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Location: Montgomery Area, Alabama, United States

Former BUFF driver; self-styled military historian; paid (a lot) to write about beating plowshares into swords; NOT Foamy the Squirrel, contrary to all appearances. Wesleyan Jihadi Name: Sibling Railgun of Reasoned Discourse

Friday, September 08, 2006

(Not So) Rare Good Form

James Lileks was even more spot-on than usual this morning, tackling the media-spawned miasma of pessimism and Concerned Long-Facedness as well as several specific late manifestations of same. First, on the Dem's late hair-pulling exercise over the upcoming ABC / Disney Path to 9/11 mini-series:

I probably won't watch the ABC movie, because it's been edited to conform to the complaints of complainers and reflect the fact that the MinProd chocorations were always 15 grams, not 20.

I don't think this is the "veiled threat" some are calling it, because there's no way on earth the Democrats would introduce legislation to strip Disney of its broadcast license. It's like threatening to interrupt the broadcast with winged monkeys. Disney lawyers would say, correctly, well, you and what army of winged monkeys? But I don't recall Congress getting so deeply involved in the content of a specific television show before. Chilling effect? Heck no, not if the result is the truth. And who can possibly be against the truth?

Well, the Clintons, for one, who are behind this blatant attempt at censorship. He's right that it will never fly (so to speak), but just the attempt itself betokens the power of the Clintons. They want the MSM to keep bleating, "Nineeleven was all Chimpler-Macaque's fault. There's no blame to throw around, Mr and Mrs America -- it's landed already." 9/11 had NOTHING to do with the fact that the Previous Administration was busy throwing an eight-year pot-smokey bender, renting out the White House, and getting its collective wick shagged (or carpet chewed, as the case may be) by sorority-aged courtiers, while every maggot-bearded islamo-Rasputin in the world plotted killing Americans with zombie-stare fanaticism. No, sir. Nothing at all...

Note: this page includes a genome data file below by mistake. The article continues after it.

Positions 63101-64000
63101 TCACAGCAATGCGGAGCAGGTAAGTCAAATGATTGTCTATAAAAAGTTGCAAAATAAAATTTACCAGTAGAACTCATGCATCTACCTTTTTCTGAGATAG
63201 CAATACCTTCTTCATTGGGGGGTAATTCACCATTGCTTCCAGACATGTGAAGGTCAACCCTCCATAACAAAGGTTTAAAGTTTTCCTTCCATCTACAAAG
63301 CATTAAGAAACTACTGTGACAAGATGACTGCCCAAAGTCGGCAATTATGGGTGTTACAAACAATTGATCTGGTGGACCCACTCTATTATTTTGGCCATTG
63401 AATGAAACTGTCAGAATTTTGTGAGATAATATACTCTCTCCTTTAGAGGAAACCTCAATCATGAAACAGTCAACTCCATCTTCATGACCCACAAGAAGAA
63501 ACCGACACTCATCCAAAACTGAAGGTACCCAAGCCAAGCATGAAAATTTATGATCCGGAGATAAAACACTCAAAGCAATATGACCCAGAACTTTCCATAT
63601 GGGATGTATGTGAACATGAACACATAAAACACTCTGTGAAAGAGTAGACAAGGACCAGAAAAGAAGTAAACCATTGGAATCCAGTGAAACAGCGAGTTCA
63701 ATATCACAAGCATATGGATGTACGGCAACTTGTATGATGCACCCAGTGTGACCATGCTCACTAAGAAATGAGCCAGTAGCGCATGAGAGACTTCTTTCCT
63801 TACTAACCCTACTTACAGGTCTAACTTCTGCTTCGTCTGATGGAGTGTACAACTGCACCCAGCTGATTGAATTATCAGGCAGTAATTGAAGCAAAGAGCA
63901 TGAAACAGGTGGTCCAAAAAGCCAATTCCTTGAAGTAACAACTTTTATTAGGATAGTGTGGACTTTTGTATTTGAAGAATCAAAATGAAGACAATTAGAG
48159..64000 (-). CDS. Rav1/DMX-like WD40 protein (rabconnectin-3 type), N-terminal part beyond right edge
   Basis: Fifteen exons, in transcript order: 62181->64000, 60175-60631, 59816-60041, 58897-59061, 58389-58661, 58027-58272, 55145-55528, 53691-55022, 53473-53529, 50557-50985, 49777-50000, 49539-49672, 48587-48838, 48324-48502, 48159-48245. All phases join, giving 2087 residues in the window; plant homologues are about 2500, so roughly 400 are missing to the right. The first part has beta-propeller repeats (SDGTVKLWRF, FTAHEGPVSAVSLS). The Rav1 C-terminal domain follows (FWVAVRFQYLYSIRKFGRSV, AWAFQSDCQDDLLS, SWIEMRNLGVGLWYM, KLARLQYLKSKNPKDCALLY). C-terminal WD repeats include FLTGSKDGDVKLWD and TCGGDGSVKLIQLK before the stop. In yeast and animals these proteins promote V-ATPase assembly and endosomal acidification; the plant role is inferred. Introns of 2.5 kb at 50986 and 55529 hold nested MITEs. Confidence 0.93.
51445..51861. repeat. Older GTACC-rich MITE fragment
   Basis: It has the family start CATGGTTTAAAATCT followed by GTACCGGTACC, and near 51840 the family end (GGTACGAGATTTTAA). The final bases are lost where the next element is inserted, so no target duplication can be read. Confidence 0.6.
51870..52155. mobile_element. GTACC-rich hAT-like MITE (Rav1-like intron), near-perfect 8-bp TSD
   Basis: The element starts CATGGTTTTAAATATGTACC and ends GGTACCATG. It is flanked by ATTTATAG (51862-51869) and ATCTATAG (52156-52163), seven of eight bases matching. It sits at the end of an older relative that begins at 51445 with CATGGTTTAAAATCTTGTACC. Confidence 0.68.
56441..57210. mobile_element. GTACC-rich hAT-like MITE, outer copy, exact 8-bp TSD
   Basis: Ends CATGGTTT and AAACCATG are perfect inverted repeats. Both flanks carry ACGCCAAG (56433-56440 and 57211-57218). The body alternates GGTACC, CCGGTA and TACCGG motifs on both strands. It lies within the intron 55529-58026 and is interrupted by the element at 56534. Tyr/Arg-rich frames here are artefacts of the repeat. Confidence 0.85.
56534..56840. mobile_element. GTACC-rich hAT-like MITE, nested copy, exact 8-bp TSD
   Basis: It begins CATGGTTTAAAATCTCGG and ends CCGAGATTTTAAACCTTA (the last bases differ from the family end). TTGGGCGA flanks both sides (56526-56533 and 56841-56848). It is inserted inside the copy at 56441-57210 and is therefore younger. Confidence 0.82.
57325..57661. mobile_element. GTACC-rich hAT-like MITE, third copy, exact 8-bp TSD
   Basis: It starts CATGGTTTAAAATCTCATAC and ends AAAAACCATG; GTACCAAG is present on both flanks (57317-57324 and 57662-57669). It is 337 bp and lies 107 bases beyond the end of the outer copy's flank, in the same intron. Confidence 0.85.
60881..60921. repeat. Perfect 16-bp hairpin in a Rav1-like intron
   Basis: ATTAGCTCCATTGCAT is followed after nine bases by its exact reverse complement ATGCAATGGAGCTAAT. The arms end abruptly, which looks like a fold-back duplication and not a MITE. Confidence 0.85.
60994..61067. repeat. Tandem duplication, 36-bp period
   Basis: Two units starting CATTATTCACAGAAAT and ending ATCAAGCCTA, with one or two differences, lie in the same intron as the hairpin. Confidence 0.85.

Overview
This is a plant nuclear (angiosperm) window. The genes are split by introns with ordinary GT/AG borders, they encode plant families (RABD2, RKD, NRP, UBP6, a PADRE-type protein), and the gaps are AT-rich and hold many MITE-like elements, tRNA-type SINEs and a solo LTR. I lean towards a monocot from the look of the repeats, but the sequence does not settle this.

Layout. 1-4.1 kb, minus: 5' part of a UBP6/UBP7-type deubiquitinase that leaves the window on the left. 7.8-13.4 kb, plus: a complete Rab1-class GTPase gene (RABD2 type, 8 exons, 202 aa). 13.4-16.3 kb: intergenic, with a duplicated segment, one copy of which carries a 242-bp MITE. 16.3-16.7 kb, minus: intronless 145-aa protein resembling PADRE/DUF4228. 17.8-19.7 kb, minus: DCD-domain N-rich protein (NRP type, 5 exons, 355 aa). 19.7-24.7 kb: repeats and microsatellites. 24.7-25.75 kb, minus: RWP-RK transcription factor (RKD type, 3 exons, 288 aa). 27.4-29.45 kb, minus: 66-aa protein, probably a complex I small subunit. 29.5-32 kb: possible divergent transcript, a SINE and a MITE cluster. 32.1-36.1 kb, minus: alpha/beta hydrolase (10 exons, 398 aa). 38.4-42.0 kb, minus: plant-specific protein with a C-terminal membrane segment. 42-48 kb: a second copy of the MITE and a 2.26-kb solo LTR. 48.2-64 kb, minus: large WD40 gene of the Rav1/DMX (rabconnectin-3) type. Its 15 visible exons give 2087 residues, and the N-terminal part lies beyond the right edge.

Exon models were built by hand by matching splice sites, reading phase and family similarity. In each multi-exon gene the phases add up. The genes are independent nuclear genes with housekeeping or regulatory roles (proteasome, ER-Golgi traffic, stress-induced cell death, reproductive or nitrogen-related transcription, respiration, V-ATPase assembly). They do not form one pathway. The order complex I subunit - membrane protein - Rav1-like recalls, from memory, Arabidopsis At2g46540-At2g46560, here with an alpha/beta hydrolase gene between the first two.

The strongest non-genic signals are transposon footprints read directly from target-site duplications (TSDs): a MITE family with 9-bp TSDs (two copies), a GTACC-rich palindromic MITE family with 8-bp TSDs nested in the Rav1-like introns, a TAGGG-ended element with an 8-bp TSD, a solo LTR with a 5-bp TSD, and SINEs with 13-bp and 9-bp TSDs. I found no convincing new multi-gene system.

Lileks goes on to tackle the Establishment Media's attitude in general:

While working and doing various things the other day, I lent an ear to the radio. The morning host was talking about pessimism, and how he's sick of it. Sick! I agreed. It's not just specific pessimism about specific issues, which is sometimes apt and wise, but the overall glumness you get from the news media. Of course, you can find glumness anywhere. Swaths of the right are pessimistic about America because immigration will result in the national anthem sung in Toltec by 2018, and chunks of the left are pessimistic because Chimpy McDiebold may serve out his term without impeachment or interment. Everyone's glum about something. But I listen to the news on the radio every hour on the hour, and it makes me want to saw ditches into my wrists. It's the needling worrisome hectoring tone of the newscasters that annoys me. There's a a woman who handles the morning shift on ABC; she emotes every syllable, infusing them with a sense of impending disaster, and then she hands it off to Vic Ratnor, who likewise leans into every phoneme with worried urgency, regardless of whether it's an oil shortage (which could rekindle inflation!), a discovery of a new oil field (which could cost billions to exploit!) or a study on the effect of global warming on popsicles (which could stain the rug!) The two of them could make a flooded antihill sound like the end of the Republic.

The news is never good. If the economy's up, there's an expert on hand from the Institute of the Possible Downside warning about unforseen pressure on the bond market, softening housing, hardening tensions, turgid wage growth, and explosive release of inflationary pressures. Have a cigarette. Was it bad for you?

TV news gives me the same impression, which is why I avoid it. All those earnest faces. Good evening, we're deeply concerned, and powerless to do anything about it. Although we hope you infer from our brows the need to contact someone, and urge action on this issue. Now here's a baby giraffe.